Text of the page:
Times have not changed for the poor.  The injustice of usury has not changed either.  Modest interest rates in situations of created and secured wealth–as in real estate lending–have long been allowed, even in the Middle Ages.  But charging interest for consumables is economically unwise for the borrowr, morally unjust for the lender, and the high interest rates charged can grind down the wealth and motivation of people too unsophisticated and impulsive to know better.  In other words, the poor and working classes would be better off without the credit cards, payday loans, and all the rest.  And the laws should give them more than the binary choice of paying down their debts or declaring bankruptcy.  Their debts could be paid, but for usury.

Just as condemning usury went out of fashion, the recently dominant faith we all had in banks, experts, money-lending, and markets is fast becoming passe.  On Good Friday in particular, Catholics should remind themselves what the Catechism says about the usury so central to the modern, unstable economic order of the entire world:  “The acceptance by human society of murderous famines, without efforts to remedy them, is a scandalous injustice and a grave offense. Those whose usurious and avaricious dealings lead to the hunger and death of their brethren in the human family indirectly commit homicide, which is imputable to them. (CCC 2269)”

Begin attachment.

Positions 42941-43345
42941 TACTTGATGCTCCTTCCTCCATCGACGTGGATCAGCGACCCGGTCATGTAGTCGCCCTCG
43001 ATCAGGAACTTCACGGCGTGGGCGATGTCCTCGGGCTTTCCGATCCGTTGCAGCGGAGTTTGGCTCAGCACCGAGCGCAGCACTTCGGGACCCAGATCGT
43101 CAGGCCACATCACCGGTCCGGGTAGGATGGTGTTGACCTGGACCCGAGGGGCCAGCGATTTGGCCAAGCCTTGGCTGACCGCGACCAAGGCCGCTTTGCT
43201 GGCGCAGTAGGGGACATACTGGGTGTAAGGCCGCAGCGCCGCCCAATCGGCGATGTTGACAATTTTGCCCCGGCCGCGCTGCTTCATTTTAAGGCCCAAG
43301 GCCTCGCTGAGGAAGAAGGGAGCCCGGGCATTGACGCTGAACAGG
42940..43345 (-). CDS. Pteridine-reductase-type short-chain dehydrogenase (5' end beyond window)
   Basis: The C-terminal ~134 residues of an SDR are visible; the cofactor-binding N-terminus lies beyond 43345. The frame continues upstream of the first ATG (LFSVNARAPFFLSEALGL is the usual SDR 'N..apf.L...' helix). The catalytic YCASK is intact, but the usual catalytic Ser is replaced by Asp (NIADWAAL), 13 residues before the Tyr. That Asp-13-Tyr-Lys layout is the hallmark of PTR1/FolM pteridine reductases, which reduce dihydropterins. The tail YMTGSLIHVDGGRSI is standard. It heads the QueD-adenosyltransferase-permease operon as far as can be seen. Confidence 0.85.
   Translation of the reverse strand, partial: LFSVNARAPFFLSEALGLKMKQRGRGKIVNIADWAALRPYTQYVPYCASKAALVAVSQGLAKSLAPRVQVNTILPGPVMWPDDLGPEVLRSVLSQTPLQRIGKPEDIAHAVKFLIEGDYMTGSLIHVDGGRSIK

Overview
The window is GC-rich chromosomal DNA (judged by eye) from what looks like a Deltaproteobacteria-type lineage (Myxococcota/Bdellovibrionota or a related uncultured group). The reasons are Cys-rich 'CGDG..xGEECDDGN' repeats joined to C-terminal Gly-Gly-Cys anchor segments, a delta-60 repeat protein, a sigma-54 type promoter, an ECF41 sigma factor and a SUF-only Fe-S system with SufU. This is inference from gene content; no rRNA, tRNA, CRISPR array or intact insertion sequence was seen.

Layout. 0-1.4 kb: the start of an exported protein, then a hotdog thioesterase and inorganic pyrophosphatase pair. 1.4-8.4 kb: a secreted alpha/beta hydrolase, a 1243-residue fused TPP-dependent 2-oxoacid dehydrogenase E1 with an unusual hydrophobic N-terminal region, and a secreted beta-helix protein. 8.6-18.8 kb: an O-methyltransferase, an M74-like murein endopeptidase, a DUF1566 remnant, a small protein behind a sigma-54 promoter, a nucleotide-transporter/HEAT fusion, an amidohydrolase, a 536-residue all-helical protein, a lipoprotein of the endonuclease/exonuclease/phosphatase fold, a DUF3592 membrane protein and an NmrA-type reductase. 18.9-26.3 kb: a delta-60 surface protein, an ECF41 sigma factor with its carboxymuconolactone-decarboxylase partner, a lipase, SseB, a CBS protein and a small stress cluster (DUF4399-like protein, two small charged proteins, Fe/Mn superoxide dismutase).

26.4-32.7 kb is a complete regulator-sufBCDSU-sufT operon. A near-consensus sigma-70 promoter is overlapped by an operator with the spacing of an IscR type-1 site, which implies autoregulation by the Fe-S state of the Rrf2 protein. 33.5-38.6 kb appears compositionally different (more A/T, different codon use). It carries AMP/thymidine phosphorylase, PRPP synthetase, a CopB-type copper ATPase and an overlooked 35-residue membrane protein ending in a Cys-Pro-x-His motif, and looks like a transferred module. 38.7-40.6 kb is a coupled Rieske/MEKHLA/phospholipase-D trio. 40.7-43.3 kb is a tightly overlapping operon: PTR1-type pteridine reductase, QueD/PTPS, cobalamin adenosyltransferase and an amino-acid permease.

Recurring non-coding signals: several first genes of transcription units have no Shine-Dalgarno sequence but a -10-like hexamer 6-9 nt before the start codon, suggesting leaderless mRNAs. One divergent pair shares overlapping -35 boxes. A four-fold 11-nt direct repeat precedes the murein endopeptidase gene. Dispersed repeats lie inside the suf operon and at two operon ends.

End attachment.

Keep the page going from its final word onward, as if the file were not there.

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Ireland is about to discover that its life as the archetypal ethostate is incompatible with multiculturalism.  Ireland recently enacted a controversial anti-blasphemy law, which defines blasphemy as “publishing or uttering matter that is grossly abusive or insulting in relation to matters sacred by any religion, thereby intentionally causing outrage among a substantial number of adherents of that religion, with some defences permitted.”


Ireland always had a blasphemy provision in its Constitution.  Until very recently, this was only presumed to protect Christian beliefs, but the provision was never defined by statute and fell into desuetude.  For murky reasons–perhaps fear of a Dutch cartoon scandal–Ireland recently defined blasphemy broadly in a revision of its defamation laws.  The neutrality of that law is not entirely surprising.  Since 1916, Ireland damaged its ethnic unity through a recent wave of immigration.  Ireland’s new residents, especially Muslims, are infamously touchy on matters religious.  Furthermore, the Irish, as a religious people who long labored under official persecution, are naturally inclined to respect the religious beliefs of others.  Finally, Ireland is under pressure from E.U. overseers to remain neutral and multiculturalist in all things.  This nihilistic crap about “everyone being right” is apparently the new defining ethos of Europe.